© 2007 MLB Advanced Media, L.P. All rights reserved.
10/05/07 12:39 AM ET
Nothing easy for these Yanks
Big loss vs. Tribe in opener has New York in familiar position
By Barry M. Bloom / MLB.com
CLEVELAND -- After one postseason game, the Yankees are already at critical mass, a point they have come to several times this year already.
They didn't get five innings out of their starting pitcher, Chien-Ming Wang. They had to use two kid relievers to mop up in what turned out to be a disastrous, 12-3, Game 1 loss to the Indians in the American League Division Series at Jacobs Field. And four of the top guys in their batting order -- Derek Jeter, Alex Rodriguez, Jorge Posada and Hideki Matsui -- went a combined 0-for-14 with two walks.
It's no way to win a best-of-five series and the Yankees are well aware of it.
"We're going to have come out and play much better tomorrow," said Johnny Damon, who led off the game with a homer down the right-field line, giving his club a 1-0 lead that lasted five batters into the bottom of the first inning. "We better not be panicking. We're still in this thing. Tomorrow we can even it up and head back home. That's what we're looking forward to doing."
Asked if they need better work from their starter in Game 2 on Friday when Andy Pettitte takes the mound against Fausto Carmona, Damon responded simply: "Yes, we do."
It all comes down to good starting pitching and a well-balanced offensive attack. And when the Yanks have it, they usually win. But the season has been one played in crisis mode since injuries and lackluster play resulted in a 21-29 first two months that had them sucking air by Memorial Day.
They're not exactly sucking air right now after losing the first game of the series, but another loss in Game 2 would have them looking down the gullet of trying to win three straight against an Indians team that won 96 games and the tough AL Central running away this season.
"With what we had to deal with pretty much all year, especially since early on when we dug that hole, we understood that we certainly can't feel sorry for ourselves," Yankees manager Joe Torre said. "If somebody beats us up, you tip your hat to them and come back the next day. But, again, our success, and most every other team's success, is going to be based on the starting pitcher.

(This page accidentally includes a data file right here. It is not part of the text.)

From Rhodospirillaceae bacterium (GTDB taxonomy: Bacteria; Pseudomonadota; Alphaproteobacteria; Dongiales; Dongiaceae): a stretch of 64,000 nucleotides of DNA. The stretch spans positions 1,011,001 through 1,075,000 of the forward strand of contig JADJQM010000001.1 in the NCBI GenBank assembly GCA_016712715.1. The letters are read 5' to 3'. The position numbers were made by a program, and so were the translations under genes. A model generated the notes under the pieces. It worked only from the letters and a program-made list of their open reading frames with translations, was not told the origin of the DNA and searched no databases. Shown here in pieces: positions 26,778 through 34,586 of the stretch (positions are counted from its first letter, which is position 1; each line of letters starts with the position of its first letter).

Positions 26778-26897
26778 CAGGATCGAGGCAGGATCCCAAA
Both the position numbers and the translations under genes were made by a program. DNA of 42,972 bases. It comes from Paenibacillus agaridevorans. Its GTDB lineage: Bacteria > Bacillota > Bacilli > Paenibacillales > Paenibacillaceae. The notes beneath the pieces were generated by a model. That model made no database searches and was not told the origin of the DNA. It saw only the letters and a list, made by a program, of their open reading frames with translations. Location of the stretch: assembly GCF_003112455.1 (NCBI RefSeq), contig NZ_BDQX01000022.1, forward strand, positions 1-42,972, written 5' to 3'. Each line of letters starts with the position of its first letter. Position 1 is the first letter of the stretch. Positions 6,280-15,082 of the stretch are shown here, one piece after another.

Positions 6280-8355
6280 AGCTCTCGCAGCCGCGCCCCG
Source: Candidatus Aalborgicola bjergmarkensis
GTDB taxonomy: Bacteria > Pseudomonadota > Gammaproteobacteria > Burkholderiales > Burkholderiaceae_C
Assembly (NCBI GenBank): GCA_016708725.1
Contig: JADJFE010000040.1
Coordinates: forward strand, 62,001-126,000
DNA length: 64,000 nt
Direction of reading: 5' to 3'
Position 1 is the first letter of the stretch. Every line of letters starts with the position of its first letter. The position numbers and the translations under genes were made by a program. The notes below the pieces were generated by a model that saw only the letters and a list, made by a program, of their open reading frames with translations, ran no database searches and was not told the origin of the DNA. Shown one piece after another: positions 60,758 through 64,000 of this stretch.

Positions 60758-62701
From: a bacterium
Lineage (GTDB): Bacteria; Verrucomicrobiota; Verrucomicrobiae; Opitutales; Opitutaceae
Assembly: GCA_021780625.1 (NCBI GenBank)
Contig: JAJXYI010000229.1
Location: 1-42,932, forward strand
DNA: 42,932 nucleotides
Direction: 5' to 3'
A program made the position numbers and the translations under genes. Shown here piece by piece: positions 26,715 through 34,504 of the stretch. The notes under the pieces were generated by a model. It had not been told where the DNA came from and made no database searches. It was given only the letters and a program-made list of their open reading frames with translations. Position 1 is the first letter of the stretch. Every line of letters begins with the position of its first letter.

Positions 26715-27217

"And we didn't pitch well starting tonight. We certainly need to do a better job, and we expect Andy to do that."
Pettitte is usually the stopper. In 2003, at the end of his first tour of duty with the team, the Yankees went to the World Series, losing the first game of all three postseason series along the way. In Game 2, of the ALDS against the Twins, the AL Championship Series against the Red Sox, and the World Series against the Marlins, Pettitte was the equalizer.
He is again being thrust into that role on Friday. Asked before the game why Torre has consistently used him in that fashion, Pettitte said: "I think he just got comfortable with putting me in that spot."
It's more than comfort. It's the guts, gumption and heart of a left-handed champion, who was a member of the Yankees teams that won four World Series from 1996 to 2000. Pettitte is 14-9 in 34 postseason starts, 30 of them with the Yankees and the other four in 2005, the only year in their history that the Astros went to the World Series.
Even better, he's 11-5 in the opening two rounds, 5-3 in Division Series play.
After Wang allowed eight runs on nine hits, including a pair of homers, in 4 2/3 innings on Thursday, Pettitte better be the necessary elixir.
"In a short series you've just got to battle every game," Torre said. "They're going to keep fighting. A five-game series is certainly scary. There's no question. But again, you have to play better than the other team. We need to do a better job. They did a better job of just about every aspect of the game than we did."
Starting pitching was one thing. But the offense was another matter, generating just five hits off four Tribe pitchers, including left-hander C.C. Sabathia, who walked six but didn't allow one of them to score.
While the focus is always on Rodriguez, who is 1-for-14 in his past five postseason games dating back to last October, and 3-for-41 without an RBI dating back to 2005, the glare of the headlights shouldn't spare Matsui, either.
Including an 0-for-4 on Thursday night with two strikeouts, Matsui is 4-for-22 with one RBI through the last two postseasons. This year, he's playing with a sore right knee which was recently drained of fluid and may need surgery this offseason. But Torre said he's sticking with him.
"Well, he knocked it in over 100 runs (actually 103)," Torre said with a chuckle. "I hate to have one game change my mind about his ability. He seems to be fine. He can go out and play left field if we needed him to. No excuses tonight. We got our rear ends kicked."
On the positive side, the Yankees won the first game of their last two first-round sets against the Angels and Tigers, respectively, only to lose each series. On the negative, one more game like Thursday night and the Yankees won't need any excuses. They will be beyond critical mass.